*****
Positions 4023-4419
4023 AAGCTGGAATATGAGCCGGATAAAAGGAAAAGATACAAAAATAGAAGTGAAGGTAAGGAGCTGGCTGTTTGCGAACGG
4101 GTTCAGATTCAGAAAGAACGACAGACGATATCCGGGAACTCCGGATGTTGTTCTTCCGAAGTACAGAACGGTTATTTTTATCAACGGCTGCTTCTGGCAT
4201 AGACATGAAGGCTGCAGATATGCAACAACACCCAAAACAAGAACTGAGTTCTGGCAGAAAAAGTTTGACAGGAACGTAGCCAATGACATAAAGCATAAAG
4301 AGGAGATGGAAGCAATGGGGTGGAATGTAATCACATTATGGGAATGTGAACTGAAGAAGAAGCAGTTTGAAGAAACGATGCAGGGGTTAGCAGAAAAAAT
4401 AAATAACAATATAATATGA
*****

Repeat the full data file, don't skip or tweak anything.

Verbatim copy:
Positions 4023-4419
4023 AAGCTGGAATATGAGCCGGATAAAAGGAAAAGATACAAAAATAGAAGTGAAGGTAAGGAGCTGGCTGTTTGCGAACGG
4101 GTTCAGATTCAGAAAGAACGACAGACGATATCCGGGAACTCCGGATGTTGTTCTTCCGAAGTACAGAACGGTTATTTTTATCAACGGCTGCTTCTGGCAT
4201 AGACATGAAGGCTGCAGATATGCAACAACACCCAAAACAAGAACTGAGTTCTGGCAGAAAAAGTTTGACAGGAACGTAGCCAATGACATAAAGCATAAAG
4301 AGGAGATGGAAGCAATGGGGTGGAATGTAATCACATTATGGGAATGTGAACTGAAGAAGAAGCAGTTTGAAGAAACGATGCAGGGGTTAGCAGAAAAAAT
4401 AAATAACAATATAATATGA